#6: Azure Striker Gunvolt

As somebody that tends to be lukewarm on Megaman, it turns out the trick to getting me to like it is to inject some extra anime nonsense. Gunvolt took the Megaman formula and added some unique mechanics, a flashier style, and some incredibly catchy music. Developer Inti Creates has a real knack for taking the core of classic retro games like Megaman and Castlevania and reimagining them in exciting new ways. (review)

#5: Shovel Knight

I've put off playing this for far too long! Shovel Knight has charming pixel art, excellent chiptunes, and very tight 8-bit platforming. I can definitely see why this is always ranked so highly among the top faux-retro indie games.

#4: Evan's Remains

I was initially drawn in by Evan's Remains upon seeing its gorgeous pixel art on a Twitch stream hosted by my pal, Stapecape. Once I got into it, I really enjoyed figuring out the game's tricky puzzle platforming challenges and unraveling its mysterious story. The game takes a bit of an unusual turn at the end, which may be offputting to some, but I enjoyed the journey so much that I ultimately wasn't concerned about the final destination.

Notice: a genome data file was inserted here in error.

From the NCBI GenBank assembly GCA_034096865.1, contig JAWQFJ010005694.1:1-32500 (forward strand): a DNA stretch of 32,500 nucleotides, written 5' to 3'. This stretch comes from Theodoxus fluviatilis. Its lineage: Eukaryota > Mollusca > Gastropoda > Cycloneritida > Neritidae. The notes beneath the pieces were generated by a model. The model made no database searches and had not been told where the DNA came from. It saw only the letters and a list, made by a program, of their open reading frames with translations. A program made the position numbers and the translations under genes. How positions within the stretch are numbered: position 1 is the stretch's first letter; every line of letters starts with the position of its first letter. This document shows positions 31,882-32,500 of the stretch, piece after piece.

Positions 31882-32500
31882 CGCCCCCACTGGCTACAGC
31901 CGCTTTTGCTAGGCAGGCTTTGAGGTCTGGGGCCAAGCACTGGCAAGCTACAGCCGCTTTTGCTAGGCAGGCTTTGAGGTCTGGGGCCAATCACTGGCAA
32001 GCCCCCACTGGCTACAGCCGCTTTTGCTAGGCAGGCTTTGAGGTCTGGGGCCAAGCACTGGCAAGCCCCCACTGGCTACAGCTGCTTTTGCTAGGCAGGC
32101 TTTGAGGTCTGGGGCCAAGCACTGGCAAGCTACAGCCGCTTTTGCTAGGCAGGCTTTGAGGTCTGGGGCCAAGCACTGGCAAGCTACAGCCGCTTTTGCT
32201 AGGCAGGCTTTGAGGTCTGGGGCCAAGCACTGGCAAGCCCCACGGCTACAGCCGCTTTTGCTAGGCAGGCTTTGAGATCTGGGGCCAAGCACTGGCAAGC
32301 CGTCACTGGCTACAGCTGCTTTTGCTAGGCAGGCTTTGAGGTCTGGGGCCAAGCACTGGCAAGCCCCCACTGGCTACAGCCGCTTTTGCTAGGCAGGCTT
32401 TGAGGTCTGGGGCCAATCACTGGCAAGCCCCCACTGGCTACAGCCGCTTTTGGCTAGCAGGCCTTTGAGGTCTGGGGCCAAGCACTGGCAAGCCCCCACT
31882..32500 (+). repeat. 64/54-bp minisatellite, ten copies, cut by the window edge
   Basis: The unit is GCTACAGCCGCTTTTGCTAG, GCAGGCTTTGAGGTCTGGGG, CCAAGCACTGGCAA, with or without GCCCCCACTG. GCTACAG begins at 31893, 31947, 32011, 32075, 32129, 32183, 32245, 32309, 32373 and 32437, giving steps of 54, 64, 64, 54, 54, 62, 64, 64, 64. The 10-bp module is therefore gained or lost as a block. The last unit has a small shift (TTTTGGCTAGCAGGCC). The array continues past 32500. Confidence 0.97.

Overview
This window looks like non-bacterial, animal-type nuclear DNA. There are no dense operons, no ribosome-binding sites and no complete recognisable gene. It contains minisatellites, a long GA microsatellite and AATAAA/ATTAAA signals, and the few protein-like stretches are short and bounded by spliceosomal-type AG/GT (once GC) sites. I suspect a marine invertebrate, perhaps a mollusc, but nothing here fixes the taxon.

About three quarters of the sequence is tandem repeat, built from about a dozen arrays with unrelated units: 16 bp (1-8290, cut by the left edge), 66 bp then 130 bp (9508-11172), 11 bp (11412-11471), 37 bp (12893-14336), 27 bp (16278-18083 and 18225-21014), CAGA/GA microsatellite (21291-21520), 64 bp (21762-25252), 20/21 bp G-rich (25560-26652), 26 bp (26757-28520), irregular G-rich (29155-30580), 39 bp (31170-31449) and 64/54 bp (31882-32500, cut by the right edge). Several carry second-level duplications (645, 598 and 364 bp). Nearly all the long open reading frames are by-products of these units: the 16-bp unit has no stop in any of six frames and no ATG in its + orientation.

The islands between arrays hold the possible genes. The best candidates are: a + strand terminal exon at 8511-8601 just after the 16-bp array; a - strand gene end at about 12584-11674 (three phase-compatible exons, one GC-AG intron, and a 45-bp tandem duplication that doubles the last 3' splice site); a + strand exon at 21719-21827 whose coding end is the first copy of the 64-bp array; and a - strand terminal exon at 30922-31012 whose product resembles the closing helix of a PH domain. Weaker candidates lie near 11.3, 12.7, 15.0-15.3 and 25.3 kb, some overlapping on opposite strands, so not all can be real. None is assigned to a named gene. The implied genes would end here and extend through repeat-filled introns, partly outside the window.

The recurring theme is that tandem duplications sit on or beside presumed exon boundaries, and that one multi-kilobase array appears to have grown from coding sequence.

#3: Wander Song 

This music-themed adventure game was full of charm and heart. Despite an art style that didn't seem like my thing at first, the story and offbeat cast of characters sucked me right in. Even though it came out a while ago, I hadn't heard of Wandersong until this year and it immediately rocketed itself up to being one of my all-time favorite indie games. (review)

#2: The Talos Principle 

While disregarded by many as a Portal-clone, this game's combination of challenging puzzles and philosophical themes made it a game that will stick with me for quite some time. It's the perfect game to play when you're looking for something somber, slow-paced, and cerebral. (A mood that I found myself in quite a bit this year.)

#1: Nier Automata 

With a slick sense of style, a fun blend of gameplay styles, and a stellar soundtrack, this was a damn fine video game! Also, for some reason, 2020 just felt like the most appropriate possible year to play a game about exploring the ruins of human civilization. (review)

Honorable Mentions:

With how many games I played this year, it was inevitable that a lot of great games wouldn't make the Top 10. This year one of my projects was to get into new genres and franchises that I previously never explored, so many of my honorable mentions are a reflection of that. Here's a selection of some of the other great games that I'd like to highlight.